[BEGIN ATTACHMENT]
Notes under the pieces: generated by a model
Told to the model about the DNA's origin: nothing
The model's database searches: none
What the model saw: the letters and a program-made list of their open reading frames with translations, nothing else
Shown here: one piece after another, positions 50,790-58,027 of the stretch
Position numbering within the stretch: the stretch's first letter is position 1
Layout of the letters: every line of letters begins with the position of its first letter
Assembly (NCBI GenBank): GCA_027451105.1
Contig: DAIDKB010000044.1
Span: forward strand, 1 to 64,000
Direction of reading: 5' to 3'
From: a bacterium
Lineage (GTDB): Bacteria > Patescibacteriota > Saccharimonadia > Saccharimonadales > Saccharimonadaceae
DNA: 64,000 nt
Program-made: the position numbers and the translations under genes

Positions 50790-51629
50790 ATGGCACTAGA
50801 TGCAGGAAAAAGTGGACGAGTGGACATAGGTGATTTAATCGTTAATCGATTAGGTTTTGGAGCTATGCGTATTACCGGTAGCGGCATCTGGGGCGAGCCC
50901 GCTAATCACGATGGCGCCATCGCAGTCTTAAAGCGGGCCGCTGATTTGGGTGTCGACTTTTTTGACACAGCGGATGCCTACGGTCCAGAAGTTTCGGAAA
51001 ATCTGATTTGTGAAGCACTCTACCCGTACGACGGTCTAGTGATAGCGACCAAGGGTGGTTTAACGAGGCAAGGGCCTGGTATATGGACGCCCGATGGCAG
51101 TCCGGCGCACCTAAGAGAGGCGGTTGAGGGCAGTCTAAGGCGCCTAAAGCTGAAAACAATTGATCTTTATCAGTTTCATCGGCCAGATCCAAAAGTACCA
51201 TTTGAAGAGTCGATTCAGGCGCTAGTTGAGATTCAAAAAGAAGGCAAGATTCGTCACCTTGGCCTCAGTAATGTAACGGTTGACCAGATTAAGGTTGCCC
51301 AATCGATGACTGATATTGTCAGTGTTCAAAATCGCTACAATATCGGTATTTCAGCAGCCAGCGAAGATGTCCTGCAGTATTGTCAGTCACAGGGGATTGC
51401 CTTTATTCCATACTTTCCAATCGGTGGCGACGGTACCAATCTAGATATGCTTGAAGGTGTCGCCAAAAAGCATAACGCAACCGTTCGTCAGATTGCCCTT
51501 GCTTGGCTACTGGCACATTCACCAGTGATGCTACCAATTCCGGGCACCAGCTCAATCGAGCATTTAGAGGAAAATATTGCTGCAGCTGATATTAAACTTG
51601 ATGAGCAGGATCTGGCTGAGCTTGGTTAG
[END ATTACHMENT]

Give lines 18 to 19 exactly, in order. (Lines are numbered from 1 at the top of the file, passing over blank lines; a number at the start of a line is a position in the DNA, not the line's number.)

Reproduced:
50801 TGCAGGAAAAAGTGGACGAGTGGACATAGGTGATTTAATCGTTAATCGATTAGGTTTTGGAGCTATGCGTATTACCGGTAGCGGCATCTGGGGCGAGCCC
50901 GCTAATCACGATGGCGCCATCGCAGTCTTAAAGCGGGCCGCTGATTTGGGTGTCGACTTTTTTGACACAGCGGATGCCTACGGTCCAGAAGTTTCGGAAA